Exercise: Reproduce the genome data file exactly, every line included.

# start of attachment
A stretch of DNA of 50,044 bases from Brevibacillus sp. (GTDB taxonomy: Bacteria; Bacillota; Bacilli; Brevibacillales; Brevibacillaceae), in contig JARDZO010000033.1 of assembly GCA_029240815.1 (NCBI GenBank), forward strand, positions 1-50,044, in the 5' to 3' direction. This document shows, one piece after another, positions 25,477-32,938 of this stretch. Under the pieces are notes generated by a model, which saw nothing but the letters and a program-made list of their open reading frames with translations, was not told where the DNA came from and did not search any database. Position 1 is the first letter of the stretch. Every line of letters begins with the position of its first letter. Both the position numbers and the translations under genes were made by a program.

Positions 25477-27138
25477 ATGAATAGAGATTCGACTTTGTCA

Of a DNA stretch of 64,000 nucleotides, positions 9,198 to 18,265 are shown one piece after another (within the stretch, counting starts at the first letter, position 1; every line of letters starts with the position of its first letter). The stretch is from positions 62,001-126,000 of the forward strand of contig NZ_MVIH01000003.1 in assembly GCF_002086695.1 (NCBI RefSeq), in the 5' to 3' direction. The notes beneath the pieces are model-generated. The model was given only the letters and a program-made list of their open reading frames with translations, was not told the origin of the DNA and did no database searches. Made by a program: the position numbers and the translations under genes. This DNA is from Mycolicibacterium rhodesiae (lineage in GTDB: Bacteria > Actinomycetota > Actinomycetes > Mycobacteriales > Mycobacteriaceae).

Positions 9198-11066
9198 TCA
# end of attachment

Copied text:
A stretch of DNA of 50,044 bases from Brevibacillus sp. (GTDB taxonomy: Bacteria; Bacillota; Bacilli; Brevibacillales; Brevibacillaceae), in contig JARDZO010000033.1 of assembly GCA_029240815.1 (NCBI GenBank), forward strand, positions 1-50,044, in the 5' to 3' direction. This document shows, one piece after another, positions 25,477-32,938 of this stretch. Under the pieces are notes generated by a model, which saw nothing but the letters and a program-made list of their open reading frames with translations, was not told where the DNA came from and did not search any database. Position 1 is the first letter of the stretch. Every line of letters begins with the position of its first letter. Both the position numbers and the translations under genes were made by a program.

Positions 25477-27138
25477 ATGAATAGAGATTCGACTTTGTCA

Of a DNA stretch of 64,000 nucleotides, positions 9,198 to 18,265 are shown one piece after another (within the stretch, counting starts at the first letter, position 1; every line of letters starts with the position of its first letter). The stretch is from positions 62,001-126,000 of the forward strand of contig NZ_MVIH01000003.1 in assembly GCF_002086695.1 (NCBI RefSeq), in the 5' to 3' direction. The notes beneath the pieces are model-generated. The model was given only the letters and a program-made list of their open reading frames with translations, was not told the origin of the DNA and did no database searches. Made by a program: the position numbers and the translations under genes. This DNA is from Mycolicibacterium rhodesiae (lineage in GTDB: Bacteria > Actinomycetota > Actinomycetes > Mycobacteriales > Mycobacteriaceae).

Positions 9198-11066
9198 TCA